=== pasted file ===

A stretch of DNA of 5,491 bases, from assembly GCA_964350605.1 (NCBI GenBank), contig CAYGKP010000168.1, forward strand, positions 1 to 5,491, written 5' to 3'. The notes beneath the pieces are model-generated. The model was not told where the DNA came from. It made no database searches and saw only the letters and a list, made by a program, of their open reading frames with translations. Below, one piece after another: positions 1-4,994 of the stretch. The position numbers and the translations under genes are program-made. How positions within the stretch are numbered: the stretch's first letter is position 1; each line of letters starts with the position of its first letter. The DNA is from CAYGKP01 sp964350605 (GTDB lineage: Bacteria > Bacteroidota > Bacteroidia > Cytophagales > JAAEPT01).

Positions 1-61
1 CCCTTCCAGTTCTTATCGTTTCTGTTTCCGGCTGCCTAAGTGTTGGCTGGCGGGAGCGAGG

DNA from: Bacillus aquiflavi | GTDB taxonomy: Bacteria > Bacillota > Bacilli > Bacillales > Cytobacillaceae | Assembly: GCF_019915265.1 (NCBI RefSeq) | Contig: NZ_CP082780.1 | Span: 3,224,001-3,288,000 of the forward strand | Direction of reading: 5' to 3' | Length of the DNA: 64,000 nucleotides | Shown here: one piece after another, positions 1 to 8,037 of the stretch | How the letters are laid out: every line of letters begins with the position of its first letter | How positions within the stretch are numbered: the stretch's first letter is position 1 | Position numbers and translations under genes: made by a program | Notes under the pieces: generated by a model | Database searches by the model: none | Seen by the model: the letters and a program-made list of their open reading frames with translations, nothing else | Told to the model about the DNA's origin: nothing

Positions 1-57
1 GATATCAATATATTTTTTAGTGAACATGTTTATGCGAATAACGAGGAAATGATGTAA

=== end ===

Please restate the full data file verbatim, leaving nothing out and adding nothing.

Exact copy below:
A stretch of DNA of 5,491 bases, from assembly GCA_964350605.1 (NCBI GenBank), contig CAYGKP010000168.1, forward strand, positions 1 to 5,491, written 5' to 3'. The notes beneath the pieces are model-generated. The model was not told where the DNA came from. It made no database searches and saw only the letters and a list, made by a program, of their open reading frames with translations. Below, one piece after another: positions 1-4,994 of the stretch. The position numbers and the translations under genes are program-made. How positions within the stretch are numbered: the stretch's first letter is position 1; each line of letters starts with the position of its first letter. The DNA is from CAYGKP01 sp964350605 (GTDB lineage: Bacteria > Bacteroidota > Bacteroidia > Cytophagales > JAAEPT01).

Positions 1-61
1 CCCTTCCAGTTCTTATCGTTTCTGTTTCCGGCTGCCTAAGTGTTGGCTGGCGGGAGCGAGG

DNA from: Bacillus aquiflavi | GTDB taxonomy: Bacteria > Bacillota > Bacilli > Bacillales > Cytobacillaceae | Assembly: GCF_019915265.1 (NCBI RefSeq) | Contig: NZ_CP082780.1 | Span: 3,224,001-3,288,000 of the forward strand | Direction of reading: 5' to 3' | Length of the DNA: 64,000 nucleotides | Shown here: one piece after another, positions 1 to 8,037 of the stretch | How the letters are laid out: every line of letters begins with the position of its first letter | How positions within the stretch are numbered: the stretch's first letter is position 1 | Position numbers and translations under genes: made by a program | Notes under the pieces: generated by a model | Database searches by the model: none | Seen by the model: the letters and a program-made list of their open reading frames with translations, nothing else | Told to the model about the DNA's origin: nothing

Positions 1-57
1 GATATCAATATATTTTTTAGTGAACATGTTTATGCGAATAACGAGGAAATGATGTAA